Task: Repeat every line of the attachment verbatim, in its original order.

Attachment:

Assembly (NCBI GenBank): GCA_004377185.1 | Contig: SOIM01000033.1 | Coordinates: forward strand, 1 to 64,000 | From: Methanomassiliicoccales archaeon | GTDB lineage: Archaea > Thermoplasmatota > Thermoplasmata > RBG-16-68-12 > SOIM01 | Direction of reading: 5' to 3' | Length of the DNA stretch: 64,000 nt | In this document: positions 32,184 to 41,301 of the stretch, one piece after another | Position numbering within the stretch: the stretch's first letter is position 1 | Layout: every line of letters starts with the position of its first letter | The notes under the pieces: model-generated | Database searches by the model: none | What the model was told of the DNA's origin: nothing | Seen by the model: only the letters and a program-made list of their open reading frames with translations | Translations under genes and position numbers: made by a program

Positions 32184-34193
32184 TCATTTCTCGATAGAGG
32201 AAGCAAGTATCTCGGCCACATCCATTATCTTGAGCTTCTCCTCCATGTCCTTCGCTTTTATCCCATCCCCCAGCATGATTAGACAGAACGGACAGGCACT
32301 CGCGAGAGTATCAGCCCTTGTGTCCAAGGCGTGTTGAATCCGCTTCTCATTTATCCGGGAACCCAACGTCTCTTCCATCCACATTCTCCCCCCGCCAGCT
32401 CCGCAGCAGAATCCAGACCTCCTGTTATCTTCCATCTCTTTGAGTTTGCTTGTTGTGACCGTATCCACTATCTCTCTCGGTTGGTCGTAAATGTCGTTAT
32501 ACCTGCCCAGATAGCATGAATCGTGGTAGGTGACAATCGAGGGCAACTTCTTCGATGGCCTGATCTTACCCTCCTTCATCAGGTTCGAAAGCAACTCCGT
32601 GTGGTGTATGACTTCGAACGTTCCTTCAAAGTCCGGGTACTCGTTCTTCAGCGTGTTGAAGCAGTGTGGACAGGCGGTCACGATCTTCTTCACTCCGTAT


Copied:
Assembly (NCBI GenBank): GCA_004377185.1 | Contig: SOIM01000033.1 | Coordinates: forward strand, 1 to 64,000 | From: Methanomassiliicoccales archaeon | GTDB lineage: Archaea > Thermoplasmatota > Thermoplasmata > RBG-16-68-12 > SOIM01 | Direction of reading: 5' to 3' | Length of the DNA stretch: 64,000 nt | In this document: positions 32,184 to 41,301 of the stretch, one piece after another | Position numbering within the stretch: the stretch's first letter is position 1 | Layout: every line of letters starts with the position of its first letter | The notes under the pieces: model-generated | Database searches by the model: none | What the model was told of the DNA's origin: nothing | Seen by the model: only the letters and a program-made list of their open reading frames with translations | Translations under genes and position numbers: made by a program

Positions 32184-34193
32184 TCATTTCTCGATAGAGG
32201 AAGCAAGTATCTCGGCCACATCCATTATCTTGAGCTTCTCCTCCATGTCCTTCGCTTTTATCCCATCCCCCAGCATGATTAGACAGAACGGACAGGCACT
32301 CGCGAGAGTATCAGCCCTTGTGTCCAAGGCGTGTTGAATCCGCTTCTCATTTATCCGGGAACCCAACGTCTCTTCCATCCACATTCTCCCCCCGCCAGCT
32401 CCGCAGCAGAATCCAGACCTCCTGTTATCTTCCATCTCTTTGAGTTTGCTTGTTGTGACCGTATCCACTATCTCTCTCGGTTGGTCGTAAATGTCGTTAT
32501 ACCTGCCCAGATAGCATGAATCGTGGTAGGTGACAATCGAGGGCAACTTCTTCGATGGCCTGATCTTACCCTCCTTCATCAGGTTCGAAAGCAACTCCGT
32601 GTGGTGTATGACTTCGAACGTTCCTTCAAAGTCCGGGTACTCGTTCTTCAGCGTGTTGAAGCAGTGTGGACAGGCGGTCACGATCTTCTTCACTCCGTAT